The New York Times
writes on Toronto's "robust" real-estate market. The Toronto housing market--fuelled equally by long-standing Canadians and new immigrants--has, unlike many other major cities, managed to survive and grow despite the global economic downturn.
"Toronto's housing market is robust. 'People are investing here,' says Paul Dineen, a lawyer with the Toronto law firm Chapnick & Assoc. 'They see it's a good parking place.' The population is expected to increase by 1 million over the next 30 years, providing an ever-larger pool of prospective buyers. Mr. Dineen said that because the housing market hadn't been overpriced before the global downturn, Canada weathered the crisis when other countries had more difficulty. 'All it was here was a speed bump,' Mr. Robert said. 'The market took a deep breath for maybe four months, but then recorrected itself. We're just steaming ahead, moving forward.'"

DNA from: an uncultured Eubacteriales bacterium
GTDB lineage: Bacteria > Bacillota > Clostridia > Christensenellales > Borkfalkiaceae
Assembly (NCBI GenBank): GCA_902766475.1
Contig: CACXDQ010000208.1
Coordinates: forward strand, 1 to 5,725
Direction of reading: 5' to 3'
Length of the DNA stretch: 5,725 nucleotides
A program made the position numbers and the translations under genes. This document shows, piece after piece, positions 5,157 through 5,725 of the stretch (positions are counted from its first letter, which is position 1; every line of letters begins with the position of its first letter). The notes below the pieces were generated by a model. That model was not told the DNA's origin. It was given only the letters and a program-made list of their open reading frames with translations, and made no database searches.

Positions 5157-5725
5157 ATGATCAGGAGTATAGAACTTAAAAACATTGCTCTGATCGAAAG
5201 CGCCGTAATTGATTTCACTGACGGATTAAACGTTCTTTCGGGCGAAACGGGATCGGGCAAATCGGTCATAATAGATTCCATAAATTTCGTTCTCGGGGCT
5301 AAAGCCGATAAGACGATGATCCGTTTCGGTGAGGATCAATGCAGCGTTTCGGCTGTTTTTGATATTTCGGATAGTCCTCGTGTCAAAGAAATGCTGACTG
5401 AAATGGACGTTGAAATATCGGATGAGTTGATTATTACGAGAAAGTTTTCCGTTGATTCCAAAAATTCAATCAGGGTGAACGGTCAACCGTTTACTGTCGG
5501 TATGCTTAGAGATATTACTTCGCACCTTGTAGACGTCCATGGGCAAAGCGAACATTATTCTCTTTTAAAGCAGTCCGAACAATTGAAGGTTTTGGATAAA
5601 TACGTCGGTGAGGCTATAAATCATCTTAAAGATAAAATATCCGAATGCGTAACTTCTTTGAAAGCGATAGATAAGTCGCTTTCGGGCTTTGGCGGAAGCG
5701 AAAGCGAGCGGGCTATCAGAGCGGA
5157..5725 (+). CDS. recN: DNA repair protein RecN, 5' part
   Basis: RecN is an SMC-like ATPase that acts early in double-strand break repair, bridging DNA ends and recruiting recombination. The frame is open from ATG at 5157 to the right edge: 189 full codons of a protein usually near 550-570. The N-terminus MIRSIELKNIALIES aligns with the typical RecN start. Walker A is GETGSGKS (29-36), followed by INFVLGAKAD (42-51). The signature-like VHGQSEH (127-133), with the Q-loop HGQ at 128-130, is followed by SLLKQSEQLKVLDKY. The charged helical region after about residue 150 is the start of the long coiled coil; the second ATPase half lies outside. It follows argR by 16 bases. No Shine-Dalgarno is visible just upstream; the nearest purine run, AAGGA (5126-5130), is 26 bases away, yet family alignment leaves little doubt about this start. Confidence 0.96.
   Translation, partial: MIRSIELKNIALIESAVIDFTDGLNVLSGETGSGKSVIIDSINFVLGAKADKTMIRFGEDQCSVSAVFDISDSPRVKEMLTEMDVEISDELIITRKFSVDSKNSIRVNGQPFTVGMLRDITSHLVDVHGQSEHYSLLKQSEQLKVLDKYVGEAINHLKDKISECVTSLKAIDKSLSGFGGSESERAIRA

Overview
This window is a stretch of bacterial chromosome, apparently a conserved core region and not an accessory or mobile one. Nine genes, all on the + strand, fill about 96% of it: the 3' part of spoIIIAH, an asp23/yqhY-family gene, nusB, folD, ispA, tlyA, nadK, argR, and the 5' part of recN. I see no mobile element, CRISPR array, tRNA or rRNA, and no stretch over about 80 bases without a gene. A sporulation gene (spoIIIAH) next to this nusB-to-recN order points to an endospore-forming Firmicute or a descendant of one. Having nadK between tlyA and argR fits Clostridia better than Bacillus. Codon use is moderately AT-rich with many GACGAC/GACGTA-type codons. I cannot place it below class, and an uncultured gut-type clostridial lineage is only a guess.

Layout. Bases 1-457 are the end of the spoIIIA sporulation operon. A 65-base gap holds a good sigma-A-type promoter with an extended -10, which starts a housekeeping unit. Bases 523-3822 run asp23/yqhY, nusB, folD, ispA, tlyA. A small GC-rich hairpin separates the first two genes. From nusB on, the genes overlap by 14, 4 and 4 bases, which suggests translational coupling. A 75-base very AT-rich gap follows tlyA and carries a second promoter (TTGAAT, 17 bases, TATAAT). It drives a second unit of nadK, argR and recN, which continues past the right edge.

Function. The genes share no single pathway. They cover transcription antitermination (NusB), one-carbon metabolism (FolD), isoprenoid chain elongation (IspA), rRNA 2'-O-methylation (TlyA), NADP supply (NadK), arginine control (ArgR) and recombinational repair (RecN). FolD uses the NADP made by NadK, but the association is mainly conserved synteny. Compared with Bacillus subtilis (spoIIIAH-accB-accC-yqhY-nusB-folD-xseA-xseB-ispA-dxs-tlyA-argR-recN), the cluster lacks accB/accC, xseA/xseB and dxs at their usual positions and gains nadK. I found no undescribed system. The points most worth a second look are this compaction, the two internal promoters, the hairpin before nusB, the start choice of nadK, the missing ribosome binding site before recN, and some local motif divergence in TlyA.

"Buyers here include new immigrants, especially those from China, Hong Kong, India and Iran, as well as Canadians whose lineage goes back many generations. The city is attractive to many foreigners because it is considered safe, family friendly and multicultural."
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original source New York Times